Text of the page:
FTX Given Green Light to Sell $873M in Assets Managed by Grayscale, Bitwise

by Jared Kirui
  • The exchange's debtors had requested the liquidation of six crypto trusts.
  • Also earmarked for disposal is a stake valued at $66 million held at Bitwise.
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A recent court ruling has granted FTX permission to sell approximately $873 million worth of assets held in trust. Around $700 million of these assets are from Grayscale's primary offering, the Grayscale Bitcoin Trust (GBTC).

The approval, dated November 29 and issued by a bankruptcy court in Delaware, has enabled the defunct crypto exchange to liquidate holdings in trusts managed by Grayscale Investments and Bitwise. It marks a significant step in repaying creditors impacted by the collapse of the exchange.

The authorization was prompted by a motion filed by FTX's debtors on November 3, requesting the sale of six cryptocurrency trusts, including the GBTC, Grayscale Ethereum Trust (ETHE), and Bitwise 10 Crypto Index Fund.

FTX's Grayscale Trust Assets Cleared for Sale

FTX's holdings in Grayscale, notably 22 million units of GBTC and 6.3 million shares of ETHE comprise a substantial portion of the assets marked for sale. The total amount of these assets is $691 million and approximately $106 million, respectively. The sale of the sanctioned assets involves FTX's stakes in various trusts issued by Grayscale Investments with a value of $807 million. Additionally, it includes a stake estimated at $66 million at Bitwise.

Grayscale Investments is renowned for selling investments linked to various digital currencies. It structures and manages trusts through which buyers acquire shares rather than hold cryptocurrencies.

FTX, under the leadership of John J. Ray III, has been working to recuperate assets following the downfall of Sam Bankman-Fried's enterprise in November 2022. These efforts have led to the recovery of approximately $7 billion in assets, with cryptocurrencies accounting for nearly half of this amount.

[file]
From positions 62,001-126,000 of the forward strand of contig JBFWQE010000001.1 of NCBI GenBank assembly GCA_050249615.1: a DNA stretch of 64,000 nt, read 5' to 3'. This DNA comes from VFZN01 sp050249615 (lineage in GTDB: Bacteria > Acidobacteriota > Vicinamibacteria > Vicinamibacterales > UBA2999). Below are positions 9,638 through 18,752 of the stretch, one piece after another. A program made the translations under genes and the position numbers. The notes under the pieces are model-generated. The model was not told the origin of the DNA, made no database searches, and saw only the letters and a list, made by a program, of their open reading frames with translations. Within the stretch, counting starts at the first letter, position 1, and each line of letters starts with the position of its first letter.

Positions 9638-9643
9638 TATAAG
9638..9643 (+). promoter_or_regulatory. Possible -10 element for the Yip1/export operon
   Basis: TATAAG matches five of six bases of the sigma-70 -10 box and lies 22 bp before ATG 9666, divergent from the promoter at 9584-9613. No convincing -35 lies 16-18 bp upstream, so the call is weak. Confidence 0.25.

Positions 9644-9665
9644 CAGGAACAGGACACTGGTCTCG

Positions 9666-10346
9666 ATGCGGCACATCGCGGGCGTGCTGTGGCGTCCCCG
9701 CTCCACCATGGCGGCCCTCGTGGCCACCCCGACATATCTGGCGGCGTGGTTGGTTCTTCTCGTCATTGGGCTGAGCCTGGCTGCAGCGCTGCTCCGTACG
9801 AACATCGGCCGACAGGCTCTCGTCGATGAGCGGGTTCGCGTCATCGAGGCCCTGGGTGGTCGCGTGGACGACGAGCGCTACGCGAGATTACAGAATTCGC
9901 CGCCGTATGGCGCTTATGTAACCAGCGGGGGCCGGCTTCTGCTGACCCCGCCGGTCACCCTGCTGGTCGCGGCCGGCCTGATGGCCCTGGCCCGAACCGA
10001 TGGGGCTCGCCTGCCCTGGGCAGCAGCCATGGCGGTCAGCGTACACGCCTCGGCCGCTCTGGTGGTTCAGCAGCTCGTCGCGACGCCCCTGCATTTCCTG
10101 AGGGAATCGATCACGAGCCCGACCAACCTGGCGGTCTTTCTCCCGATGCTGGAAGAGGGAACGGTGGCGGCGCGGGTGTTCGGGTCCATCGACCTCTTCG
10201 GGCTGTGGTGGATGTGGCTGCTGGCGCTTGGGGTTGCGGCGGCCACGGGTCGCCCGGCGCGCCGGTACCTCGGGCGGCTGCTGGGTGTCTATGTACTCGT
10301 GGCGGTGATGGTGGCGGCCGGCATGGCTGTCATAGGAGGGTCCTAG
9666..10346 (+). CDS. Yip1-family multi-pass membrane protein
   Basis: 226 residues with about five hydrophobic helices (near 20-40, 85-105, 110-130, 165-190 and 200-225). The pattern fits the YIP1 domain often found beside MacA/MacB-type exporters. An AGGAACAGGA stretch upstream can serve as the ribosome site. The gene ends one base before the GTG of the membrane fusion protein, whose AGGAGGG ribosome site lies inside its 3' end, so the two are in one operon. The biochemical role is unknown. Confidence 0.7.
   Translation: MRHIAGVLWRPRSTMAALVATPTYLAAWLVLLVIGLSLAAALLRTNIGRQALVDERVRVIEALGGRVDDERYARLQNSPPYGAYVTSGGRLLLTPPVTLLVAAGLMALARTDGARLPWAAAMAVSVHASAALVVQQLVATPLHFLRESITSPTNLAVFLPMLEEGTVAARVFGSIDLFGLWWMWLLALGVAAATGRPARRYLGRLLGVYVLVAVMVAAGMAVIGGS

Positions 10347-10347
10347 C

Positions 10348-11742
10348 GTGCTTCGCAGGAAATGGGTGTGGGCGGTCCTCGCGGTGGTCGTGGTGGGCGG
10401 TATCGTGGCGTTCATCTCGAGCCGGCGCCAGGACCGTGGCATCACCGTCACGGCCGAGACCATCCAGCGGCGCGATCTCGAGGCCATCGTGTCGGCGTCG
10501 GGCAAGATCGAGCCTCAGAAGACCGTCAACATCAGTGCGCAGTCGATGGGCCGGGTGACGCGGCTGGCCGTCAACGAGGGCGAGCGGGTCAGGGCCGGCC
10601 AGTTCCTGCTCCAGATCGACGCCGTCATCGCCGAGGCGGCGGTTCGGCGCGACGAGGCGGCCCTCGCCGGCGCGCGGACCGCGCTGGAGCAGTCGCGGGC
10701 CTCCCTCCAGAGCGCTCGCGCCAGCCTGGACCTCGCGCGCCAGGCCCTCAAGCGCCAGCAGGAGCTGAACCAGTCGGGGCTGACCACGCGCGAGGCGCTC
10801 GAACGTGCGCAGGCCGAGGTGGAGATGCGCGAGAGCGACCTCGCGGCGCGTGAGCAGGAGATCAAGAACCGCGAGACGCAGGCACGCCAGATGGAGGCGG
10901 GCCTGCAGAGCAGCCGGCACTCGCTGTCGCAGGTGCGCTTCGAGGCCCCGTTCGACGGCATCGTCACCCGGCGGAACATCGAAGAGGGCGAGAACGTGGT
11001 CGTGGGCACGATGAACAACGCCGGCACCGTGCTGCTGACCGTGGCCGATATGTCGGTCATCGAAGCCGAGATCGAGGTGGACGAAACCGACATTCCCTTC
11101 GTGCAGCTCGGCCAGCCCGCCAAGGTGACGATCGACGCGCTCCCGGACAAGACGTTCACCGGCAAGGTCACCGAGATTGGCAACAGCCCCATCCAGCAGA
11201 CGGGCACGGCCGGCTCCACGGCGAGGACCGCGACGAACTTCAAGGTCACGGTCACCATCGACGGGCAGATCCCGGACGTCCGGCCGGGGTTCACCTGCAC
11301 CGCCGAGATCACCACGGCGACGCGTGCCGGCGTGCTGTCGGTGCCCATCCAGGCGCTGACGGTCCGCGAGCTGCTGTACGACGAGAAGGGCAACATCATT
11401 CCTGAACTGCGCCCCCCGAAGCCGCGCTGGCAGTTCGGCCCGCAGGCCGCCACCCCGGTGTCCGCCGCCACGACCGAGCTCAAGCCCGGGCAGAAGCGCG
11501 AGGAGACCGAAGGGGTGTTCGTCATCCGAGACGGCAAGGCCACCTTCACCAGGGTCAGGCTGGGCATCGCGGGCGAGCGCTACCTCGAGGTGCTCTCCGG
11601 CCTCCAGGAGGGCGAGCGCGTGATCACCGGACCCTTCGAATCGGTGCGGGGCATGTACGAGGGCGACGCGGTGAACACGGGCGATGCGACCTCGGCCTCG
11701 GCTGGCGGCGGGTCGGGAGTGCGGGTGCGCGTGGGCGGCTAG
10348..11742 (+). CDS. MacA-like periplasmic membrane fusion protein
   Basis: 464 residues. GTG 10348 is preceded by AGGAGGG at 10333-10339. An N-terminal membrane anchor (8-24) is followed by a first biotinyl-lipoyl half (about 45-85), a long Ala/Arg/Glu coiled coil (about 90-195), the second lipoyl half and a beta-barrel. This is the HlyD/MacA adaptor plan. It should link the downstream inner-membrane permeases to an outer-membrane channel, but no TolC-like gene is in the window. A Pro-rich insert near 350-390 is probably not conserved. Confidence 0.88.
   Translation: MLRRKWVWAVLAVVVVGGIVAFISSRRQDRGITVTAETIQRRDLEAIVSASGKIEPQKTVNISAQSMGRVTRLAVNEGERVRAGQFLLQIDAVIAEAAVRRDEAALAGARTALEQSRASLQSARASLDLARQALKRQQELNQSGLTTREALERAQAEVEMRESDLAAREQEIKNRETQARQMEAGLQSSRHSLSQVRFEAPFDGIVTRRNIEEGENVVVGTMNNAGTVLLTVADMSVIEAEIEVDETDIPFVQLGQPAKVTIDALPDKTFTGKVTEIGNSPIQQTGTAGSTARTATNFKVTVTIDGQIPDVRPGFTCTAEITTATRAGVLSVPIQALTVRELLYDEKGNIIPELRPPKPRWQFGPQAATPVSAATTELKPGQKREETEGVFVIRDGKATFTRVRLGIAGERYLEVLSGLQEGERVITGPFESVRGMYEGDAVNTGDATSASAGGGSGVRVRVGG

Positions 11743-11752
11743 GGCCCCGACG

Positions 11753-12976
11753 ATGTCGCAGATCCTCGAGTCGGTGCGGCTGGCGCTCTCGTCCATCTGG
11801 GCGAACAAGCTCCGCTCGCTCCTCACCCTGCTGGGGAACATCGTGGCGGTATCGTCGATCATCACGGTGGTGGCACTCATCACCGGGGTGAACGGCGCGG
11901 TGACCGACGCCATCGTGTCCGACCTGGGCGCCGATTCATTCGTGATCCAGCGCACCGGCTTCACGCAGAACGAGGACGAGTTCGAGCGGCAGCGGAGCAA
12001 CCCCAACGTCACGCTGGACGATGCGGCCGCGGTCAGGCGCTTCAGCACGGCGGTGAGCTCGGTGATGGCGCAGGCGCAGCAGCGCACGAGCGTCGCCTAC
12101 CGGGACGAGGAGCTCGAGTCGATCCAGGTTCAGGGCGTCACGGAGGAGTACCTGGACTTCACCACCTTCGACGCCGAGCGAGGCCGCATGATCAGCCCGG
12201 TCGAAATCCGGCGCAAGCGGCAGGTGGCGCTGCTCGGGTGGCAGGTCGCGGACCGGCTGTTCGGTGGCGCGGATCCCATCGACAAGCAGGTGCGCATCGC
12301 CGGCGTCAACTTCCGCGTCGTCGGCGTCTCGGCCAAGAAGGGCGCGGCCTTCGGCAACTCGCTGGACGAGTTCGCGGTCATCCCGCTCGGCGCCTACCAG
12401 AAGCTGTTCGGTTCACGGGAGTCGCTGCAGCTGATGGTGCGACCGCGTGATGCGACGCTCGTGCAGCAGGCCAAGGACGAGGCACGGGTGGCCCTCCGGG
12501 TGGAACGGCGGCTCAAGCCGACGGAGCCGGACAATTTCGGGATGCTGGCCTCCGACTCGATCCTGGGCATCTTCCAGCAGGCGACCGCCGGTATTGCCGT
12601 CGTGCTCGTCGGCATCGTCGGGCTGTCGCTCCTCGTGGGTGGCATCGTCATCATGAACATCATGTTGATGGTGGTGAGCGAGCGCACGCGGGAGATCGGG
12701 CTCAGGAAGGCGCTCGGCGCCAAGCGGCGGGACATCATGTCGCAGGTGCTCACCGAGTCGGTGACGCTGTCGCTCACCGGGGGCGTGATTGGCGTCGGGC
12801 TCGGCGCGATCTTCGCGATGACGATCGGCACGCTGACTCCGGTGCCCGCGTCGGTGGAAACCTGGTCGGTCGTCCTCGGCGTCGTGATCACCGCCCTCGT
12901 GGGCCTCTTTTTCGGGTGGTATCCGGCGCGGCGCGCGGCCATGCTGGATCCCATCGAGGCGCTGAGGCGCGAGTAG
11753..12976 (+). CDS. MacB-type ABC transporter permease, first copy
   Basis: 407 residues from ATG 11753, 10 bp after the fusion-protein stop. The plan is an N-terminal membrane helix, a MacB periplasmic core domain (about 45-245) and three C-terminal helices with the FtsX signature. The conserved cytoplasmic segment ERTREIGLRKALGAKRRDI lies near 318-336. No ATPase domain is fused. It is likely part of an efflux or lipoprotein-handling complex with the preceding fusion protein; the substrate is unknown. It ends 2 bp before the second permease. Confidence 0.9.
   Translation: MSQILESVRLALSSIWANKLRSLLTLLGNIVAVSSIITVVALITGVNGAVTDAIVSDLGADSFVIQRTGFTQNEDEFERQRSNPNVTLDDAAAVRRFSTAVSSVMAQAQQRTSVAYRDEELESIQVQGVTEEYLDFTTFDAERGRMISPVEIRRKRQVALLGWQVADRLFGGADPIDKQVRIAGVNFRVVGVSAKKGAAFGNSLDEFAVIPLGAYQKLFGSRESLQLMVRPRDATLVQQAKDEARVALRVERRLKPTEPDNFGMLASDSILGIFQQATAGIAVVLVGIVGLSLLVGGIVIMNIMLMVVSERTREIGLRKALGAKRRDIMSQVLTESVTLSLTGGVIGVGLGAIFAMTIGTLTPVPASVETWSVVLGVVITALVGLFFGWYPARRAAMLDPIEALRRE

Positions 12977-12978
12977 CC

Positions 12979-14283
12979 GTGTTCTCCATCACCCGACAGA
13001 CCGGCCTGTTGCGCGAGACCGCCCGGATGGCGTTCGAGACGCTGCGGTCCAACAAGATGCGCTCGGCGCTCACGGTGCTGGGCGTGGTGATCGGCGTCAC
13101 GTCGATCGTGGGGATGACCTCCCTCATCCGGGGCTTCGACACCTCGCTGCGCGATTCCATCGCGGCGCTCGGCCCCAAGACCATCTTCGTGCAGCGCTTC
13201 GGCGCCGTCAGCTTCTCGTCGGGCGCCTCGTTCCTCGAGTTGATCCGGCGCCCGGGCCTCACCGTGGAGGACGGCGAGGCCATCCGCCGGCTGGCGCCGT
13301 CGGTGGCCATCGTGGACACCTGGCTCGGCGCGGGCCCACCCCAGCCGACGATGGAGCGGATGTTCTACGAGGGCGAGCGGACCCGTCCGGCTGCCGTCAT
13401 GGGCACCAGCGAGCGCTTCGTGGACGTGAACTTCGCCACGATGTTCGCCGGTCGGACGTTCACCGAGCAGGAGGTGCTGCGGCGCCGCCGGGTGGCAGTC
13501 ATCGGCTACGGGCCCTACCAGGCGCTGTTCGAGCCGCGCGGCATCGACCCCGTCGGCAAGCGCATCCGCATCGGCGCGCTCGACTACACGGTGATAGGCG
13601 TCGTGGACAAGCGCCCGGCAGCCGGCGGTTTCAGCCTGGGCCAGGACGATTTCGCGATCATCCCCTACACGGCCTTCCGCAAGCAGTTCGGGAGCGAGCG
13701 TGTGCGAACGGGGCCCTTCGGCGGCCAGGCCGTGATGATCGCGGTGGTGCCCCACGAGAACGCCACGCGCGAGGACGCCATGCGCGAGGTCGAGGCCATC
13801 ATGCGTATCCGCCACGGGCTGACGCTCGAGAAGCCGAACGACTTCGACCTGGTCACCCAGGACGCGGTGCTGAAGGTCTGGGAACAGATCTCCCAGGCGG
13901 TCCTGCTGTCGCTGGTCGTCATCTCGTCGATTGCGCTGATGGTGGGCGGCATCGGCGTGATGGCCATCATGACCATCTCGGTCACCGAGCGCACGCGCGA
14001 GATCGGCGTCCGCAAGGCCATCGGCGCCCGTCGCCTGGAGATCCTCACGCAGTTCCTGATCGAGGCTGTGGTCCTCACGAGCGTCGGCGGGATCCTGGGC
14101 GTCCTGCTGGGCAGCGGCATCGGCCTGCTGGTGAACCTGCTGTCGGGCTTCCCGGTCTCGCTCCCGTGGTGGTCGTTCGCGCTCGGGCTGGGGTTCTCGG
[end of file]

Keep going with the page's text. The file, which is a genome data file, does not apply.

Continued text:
Recently, the entities overseeing FTX's bankruptcy process filed a lawsuit targeting Bybit's Mirana Corp. The lawsuit alleges that Mirana Corp received a substantial sum of $935 million prior to FTX's bankruptcy filing. These transfers were allegedly intended to hinder, delay, or defraud FTX.com's present or future creditors.

FTX Targets Alleged Fraudulent Asset Transfers

The lawsuit asserts that the transfers to Mirana Corp and Time Research, among other entities, should be classified as fraudulent. FTX's administrators have argued that Mirana Corp received assets worth $837,815,847, while Time Research was allocated $47,995,279.

FTX and its affiliates filed for bankruptcy following management controversies, leading to legal actions against its Former CEO, Sam Bankman-Fried, and other executives. Ray III took on the role of CEO to supervise the exchange's transition and asset liquidation process.

The creditors of the crypto exchange are evaluating the legality of recovering endorsement fees paid to athletes and sports clubs, including prominent figures like Shaquille O'Neal, Naomi Osaka, David Ortiz, Trevor Lawrence, and sports teams like the Golden State Warriors and Miami Heat.